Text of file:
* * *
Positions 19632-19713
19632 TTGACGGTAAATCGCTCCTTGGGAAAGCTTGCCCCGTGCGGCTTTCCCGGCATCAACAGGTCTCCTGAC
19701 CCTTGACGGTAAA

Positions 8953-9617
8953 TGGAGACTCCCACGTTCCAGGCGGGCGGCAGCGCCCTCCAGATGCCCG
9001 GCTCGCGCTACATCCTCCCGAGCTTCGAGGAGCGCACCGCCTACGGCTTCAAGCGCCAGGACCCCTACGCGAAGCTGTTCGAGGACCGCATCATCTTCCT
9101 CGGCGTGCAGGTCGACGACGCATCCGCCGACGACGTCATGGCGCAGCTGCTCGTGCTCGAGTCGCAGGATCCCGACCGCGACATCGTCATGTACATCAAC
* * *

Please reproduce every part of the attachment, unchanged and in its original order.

Positions 19632-19713
19632 TTGACGGTAAATCGCTCCTTGGGAAAGCTTGCCCCGTGCGGCTTTCCCGGCATCAACAGGTCTCCTGAC
19701 CCTTGACGGTAAA

Positions 8953-9617
8953 TGGAGACTCCCACGTTCCAGGCGGGCGGCAGCGCCCTCCAGATGCCCG
9001 GCTCGCGCTACATCCTCCCGAGCTTCGAGGAGCGCACCGCCTACGGCTTCAAGCGCCAGGACCCCTACGCGAAGCTGTTCGAGGACCGCATCATCTTCCT
9101 CGGCGTGCAGGTCGACGACGCATCCGCCGACGACGTCATGGCGCAGCTGCTCGTGCTCGAGTCGCAGGATCCCGACCGCGACATCGTCATGTACATCAAC